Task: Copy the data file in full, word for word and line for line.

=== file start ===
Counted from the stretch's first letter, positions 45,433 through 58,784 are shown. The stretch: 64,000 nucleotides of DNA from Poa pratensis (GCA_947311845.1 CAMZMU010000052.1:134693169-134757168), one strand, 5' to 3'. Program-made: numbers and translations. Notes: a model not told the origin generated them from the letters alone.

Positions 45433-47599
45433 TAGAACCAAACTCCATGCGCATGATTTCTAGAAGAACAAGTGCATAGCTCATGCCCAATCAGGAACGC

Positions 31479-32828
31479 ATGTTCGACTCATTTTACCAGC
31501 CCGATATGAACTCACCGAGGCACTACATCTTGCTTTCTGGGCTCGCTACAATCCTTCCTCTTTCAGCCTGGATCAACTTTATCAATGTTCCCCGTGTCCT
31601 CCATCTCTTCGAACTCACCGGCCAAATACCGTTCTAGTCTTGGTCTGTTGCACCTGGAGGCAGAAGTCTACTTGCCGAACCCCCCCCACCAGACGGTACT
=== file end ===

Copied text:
Counted from the stretch's first letter, positions 45,433 through 58,784 are shown. The stretch: 64,000 nucleotides of DNA from Poa pratensis (GCA_947311845.1 CAMZMU010000052.1:134693169-134757168), one strand, 5' to 3'. Program-made: numbers and translations. Notes: a model not told the origin generated them from the letters alone.

Positions 45433-47599
45433 TAGAACCAAACTCCATGCGCATGATTTCTAGAAGAACAAGTGCATAGCTCATGCCCAATCAGGAACGC

Positions 31479-32828
31479 ATGTTCGACTCATTTTACCAGC
31501 CCGATATGAACTCACCGAGGCACTACATCTTGCTTTCTGGGCTCGCTACAATCCTTCCTCTTTCAGCCTGGATCAACTTTATCAATGTTCCCCGTGTCCT
31601 CCATCTCTTCGAACTCACCGGCCAAATACCGTTCTAGTCTTGGTCTGTTGCACCTGGAGGCAGAAGTCTACTTGCCGAACCCCCCCCACCAGACGGTACT